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The connection between an author and translator is an unusual one; both seek to tell the same story through different languages. That relationship is explored in Idra Novey's debut novel, "Ways to Disappear," which takes place in both the United States and Brazil, concerning the travels of an American translator attempting to find the author she translates, who has gone missing. Novey, a lecturer in Creative Writing at the Lewis Center for the Arts, is also an accomplished poet, having published the award-winning collections "Exit, Civilian" and "The Next Country." "Ways to Disappear" was published Feb. 9 and has garnered rave reviews from NPR, BBC and Buzzfeed. In this Q&A, Senior Writer Victoria Scott asked Professor Novey about her novel and her creative writing process through an email interview.

The Daily Princetonian: What or who inspired your novel?

Idra Novey: Writer-translator Anne Carson’s innovative novel "Autobiography of Red" was a source of inspiration, and also the experience of translating the Brazilian writer Clarice Lispector.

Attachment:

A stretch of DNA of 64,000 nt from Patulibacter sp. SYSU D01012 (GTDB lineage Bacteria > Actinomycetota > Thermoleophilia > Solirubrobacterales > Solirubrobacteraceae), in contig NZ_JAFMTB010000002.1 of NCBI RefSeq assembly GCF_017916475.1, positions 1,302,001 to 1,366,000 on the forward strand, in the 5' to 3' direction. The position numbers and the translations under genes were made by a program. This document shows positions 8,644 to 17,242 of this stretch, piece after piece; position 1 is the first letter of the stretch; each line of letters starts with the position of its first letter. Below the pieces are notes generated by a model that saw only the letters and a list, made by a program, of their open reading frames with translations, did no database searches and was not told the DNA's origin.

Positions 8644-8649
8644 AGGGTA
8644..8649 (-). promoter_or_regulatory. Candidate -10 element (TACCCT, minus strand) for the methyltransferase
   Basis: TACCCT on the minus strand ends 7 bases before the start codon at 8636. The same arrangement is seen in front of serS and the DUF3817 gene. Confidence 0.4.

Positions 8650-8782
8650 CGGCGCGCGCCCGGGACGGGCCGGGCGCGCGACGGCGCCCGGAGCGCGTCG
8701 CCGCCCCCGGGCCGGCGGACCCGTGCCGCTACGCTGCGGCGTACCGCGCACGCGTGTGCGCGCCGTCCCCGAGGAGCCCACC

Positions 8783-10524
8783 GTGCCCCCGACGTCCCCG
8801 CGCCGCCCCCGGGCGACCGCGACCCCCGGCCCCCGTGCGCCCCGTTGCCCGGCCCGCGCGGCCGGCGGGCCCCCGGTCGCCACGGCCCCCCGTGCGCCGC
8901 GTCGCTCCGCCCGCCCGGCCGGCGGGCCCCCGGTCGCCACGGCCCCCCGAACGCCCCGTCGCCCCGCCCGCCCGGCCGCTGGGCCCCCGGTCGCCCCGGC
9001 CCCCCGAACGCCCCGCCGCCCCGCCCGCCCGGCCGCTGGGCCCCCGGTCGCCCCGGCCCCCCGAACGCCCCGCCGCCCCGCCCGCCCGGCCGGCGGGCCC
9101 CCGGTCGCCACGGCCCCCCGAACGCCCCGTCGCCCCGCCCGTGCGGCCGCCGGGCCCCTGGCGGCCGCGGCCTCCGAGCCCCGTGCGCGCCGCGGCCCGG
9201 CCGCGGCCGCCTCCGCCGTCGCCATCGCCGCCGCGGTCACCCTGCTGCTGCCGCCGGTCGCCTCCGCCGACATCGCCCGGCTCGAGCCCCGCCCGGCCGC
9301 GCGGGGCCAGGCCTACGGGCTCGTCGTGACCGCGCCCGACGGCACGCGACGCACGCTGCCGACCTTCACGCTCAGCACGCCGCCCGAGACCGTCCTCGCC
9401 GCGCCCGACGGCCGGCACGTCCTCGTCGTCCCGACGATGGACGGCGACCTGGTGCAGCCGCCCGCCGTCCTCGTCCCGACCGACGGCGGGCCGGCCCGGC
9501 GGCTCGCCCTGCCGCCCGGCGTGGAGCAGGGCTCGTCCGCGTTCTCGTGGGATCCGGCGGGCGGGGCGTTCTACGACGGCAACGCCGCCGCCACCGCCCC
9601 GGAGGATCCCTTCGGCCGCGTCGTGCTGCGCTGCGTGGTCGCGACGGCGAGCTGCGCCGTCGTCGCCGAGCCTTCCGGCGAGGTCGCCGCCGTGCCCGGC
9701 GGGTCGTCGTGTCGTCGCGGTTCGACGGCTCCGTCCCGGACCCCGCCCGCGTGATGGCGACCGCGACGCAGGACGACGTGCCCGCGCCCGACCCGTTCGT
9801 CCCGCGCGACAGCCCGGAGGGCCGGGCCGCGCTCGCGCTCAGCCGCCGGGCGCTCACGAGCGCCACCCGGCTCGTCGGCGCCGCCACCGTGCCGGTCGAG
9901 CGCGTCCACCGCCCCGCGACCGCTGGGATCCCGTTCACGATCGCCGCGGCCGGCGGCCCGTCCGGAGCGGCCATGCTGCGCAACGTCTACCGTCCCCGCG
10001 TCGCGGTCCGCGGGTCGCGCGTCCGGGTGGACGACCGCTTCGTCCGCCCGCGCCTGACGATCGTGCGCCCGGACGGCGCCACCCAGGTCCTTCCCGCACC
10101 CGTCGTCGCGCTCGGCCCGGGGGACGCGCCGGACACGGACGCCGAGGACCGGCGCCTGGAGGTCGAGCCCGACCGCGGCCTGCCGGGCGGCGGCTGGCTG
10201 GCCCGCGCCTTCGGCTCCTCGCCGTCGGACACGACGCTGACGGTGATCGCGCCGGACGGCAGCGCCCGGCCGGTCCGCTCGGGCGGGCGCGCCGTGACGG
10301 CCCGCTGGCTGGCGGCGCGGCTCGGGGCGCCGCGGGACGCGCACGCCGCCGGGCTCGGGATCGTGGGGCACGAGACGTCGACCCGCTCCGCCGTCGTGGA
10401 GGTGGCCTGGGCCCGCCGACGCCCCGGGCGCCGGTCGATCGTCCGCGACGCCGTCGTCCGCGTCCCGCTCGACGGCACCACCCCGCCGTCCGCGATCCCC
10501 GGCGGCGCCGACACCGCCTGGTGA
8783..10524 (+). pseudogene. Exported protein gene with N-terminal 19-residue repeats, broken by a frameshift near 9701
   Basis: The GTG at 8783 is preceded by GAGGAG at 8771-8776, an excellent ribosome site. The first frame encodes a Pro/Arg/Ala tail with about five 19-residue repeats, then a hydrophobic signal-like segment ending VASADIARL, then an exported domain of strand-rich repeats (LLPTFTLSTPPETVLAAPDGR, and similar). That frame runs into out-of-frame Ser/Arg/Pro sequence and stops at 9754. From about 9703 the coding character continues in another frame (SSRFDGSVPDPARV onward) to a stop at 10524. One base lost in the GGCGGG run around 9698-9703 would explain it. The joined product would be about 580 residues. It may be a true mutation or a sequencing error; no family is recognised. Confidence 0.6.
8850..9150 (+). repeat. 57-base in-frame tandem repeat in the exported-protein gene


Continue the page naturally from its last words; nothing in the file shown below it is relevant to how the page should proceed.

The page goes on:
DP: How did you begin the process of writing “Ways to Disappear”?

IN: It started with the image of a woman disappearing with a cigar and a suitcase into a tree. One day I had to be several places at once and it occurred to me that climbing into a tree instead might be the best solution.

DP: What's the most important aspect of the novel writing process?

IN: I would say honesty. Honesty with oneself as a writer, honesty with one’s readers and emotional honesty as one moves from scene to scene.

DP: How did your background in poetry play into your novel?

IN: I deleted whole pages the way I would with a poem. If a scene didn’t surprise me and move the novel forward in an unexpected, compelling way I’d erase the whole scene and try something else entirely as poets often do with poems, and the length of the scenes, how image-driven they are, is probably also a result of coming to fiction from poetry.

DP: How did you overcome writer’s block? (If you experienced it.)

IN: Whenever I got stuck, I’d eat an entire bag of popcorn and then return to the last line I’d written that I felt good about and try to write from there. I often turn to popcorn when I have to figure something out. Maybe it’s the sound of it popping in the microwave, or the salty pleasure of eating it, but I find the whole ritual of popcorn makes many things feel easier to overcome.

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